Saturday, December 31, 2011

Can you Treasure Christ More Greatly?: A Book Review of “Gospel Wakefulness” by Jared Wilson

           In 1730 to 1740 America experienced the First Great Awakening, a revival that not only impacted the British Colonies, but one that spread around the globe.  Around the time of the Civil War, America experienced the Second Great Awakening.  Now 150 years later America is in a spiral down the trail of post-modernism! This contrast is striking.  Has the Church fallen asleep? Has it failed in its mission assigned to us by our LORD in Matthew 28:19-20? Is the problem with the Church, or is the problem in the pew?

            These are some of the questions that motivated me to take a look at the newest book by Jared Wilson, “Gospel Wakefulness”.  My own relationship with Christ also motivated me to take a look at this, and I was curious, just what is Gospel Wakefulness? 

            Jared Wilson defines “Gospel Wakefulness” as: “…treasuring Christ more greatly and savoring His power more sweetly (Wilson 24).”  However, Mr. Wilson goes on to explain that Gospel Wakefulness is not something you do or can learn, but something that happens to you as you grow in your relationship with Christ (34).

            I like to share my disagreements up front.  There is no advantage in my mind to hold off until the end, until people are reeled in to the greatness of a book (and this is a great book).  However, it is written by man, and has flaws.  My primary disagreement with Jared Wilson is in his view of how Gospel Wakefulness occurs as an act of God as a lover.  Mr. Wilson makes the point that Gospel Wakefulness is being “swept off our feet by a romancing God (69).”  He then goes on the attacks of what he calls machismo and saying that this is how God draws us (70).  I’ve been saved now for almost 20 years, but there is no doubt in my mind that I have experienced Gospel Wakefulness as Jared Wilson defines it.  However, I was not drawn to God by a romantic love, but that of the love of a father.

            Hebrews 12: 5-6 says, “And have you forgotten the exhortation that addresses you as sons?  “My son, do not regard lightly the discipline of the Lord, nor be weary when reproved by him.  For the Lord disciplines the one he loves, and chastises every son whom he receives. (English Standard Bible)’”  This is how the LORD stirred my heart to Gospel Wakefulness, not as some lover trying to woo His bride.  I have been very blessed by the LORD since the point of my Wakefulness, for which I’m very thankful.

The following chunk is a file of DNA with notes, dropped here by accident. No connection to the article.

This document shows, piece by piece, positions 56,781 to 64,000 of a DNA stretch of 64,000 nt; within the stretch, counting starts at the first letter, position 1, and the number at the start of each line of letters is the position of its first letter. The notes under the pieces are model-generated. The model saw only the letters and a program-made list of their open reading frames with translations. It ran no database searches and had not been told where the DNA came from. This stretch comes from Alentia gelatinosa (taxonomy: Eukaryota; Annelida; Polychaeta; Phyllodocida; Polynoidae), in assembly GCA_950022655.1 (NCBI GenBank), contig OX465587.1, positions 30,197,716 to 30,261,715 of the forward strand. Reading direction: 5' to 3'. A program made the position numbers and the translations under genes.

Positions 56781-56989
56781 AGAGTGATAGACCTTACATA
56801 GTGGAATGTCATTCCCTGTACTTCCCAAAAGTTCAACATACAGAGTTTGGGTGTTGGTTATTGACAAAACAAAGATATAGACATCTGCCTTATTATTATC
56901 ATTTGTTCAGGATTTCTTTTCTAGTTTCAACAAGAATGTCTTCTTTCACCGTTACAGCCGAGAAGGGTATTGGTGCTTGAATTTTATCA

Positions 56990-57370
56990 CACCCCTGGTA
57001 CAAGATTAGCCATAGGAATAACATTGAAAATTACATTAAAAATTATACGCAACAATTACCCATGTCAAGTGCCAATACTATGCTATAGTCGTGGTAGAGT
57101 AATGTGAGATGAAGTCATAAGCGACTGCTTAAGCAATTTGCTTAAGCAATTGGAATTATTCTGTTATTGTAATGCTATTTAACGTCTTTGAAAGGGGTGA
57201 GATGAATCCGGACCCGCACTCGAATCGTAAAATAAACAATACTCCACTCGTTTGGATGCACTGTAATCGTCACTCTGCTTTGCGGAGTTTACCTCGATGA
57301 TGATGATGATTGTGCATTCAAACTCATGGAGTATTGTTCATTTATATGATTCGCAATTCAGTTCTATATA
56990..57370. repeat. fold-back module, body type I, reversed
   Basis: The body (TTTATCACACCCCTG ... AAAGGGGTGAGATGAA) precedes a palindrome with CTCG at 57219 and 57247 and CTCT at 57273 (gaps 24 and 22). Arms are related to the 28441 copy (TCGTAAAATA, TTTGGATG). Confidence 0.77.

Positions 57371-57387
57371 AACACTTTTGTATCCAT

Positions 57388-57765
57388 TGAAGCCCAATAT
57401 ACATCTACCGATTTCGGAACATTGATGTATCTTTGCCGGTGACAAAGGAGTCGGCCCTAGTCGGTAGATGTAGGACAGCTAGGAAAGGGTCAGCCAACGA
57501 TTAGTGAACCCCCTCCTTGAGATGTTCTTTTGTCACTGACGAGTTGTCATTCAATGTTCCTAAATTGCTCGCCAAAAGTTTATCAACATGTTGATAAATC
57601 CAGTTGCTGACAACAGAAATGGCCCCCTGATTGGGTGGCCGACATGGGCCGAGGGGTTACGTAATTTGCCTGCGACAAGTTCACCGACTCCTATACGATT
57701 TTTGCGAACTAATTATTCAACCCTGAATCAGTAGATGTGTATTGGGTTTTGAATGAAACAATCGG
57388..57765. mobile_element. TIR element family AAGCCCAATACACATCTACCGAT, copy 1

Now let me share you some of the many praise worthy aspects of this book.  There is no doubt in my mind that Jared Wilson understands greatly that which he has written about.  To have such a clear definition of Gospel Wakefulness, I believe, only comes from experiencing it for one’s self.  Throughout the book Jared Wilson also takes the time to share several other people’s stories and their encounter with gospel wakefulness.  One of the stories that really struck me was the story of Eric, probably because it some ways it mirrors my own story.  Eric’s story is in Chapter 2 which is Nonnegotiable Brokenness. 

            Another chapter that really stood out to me, not necessarily for myself, but because of my relationship with my wife, was the chapter on Depression.  Jared helped put things in a way I could understand, and even see how better to minister to my wife who has dealt with depression since she was a child.  In this chapter Jared mentions his own failing in ministering to someone who was severely depressed, but then goes on to explain how now he sees things differently.  I’ve been like many of the Christians whom Jared mentioned who often times think that if a person’s relationship with Christ was better then they wouldn’t be depressed.  This is of course untrue.  Jared helped show me ways where I can stop being like Job’s friends, and instead be the support my wife needs.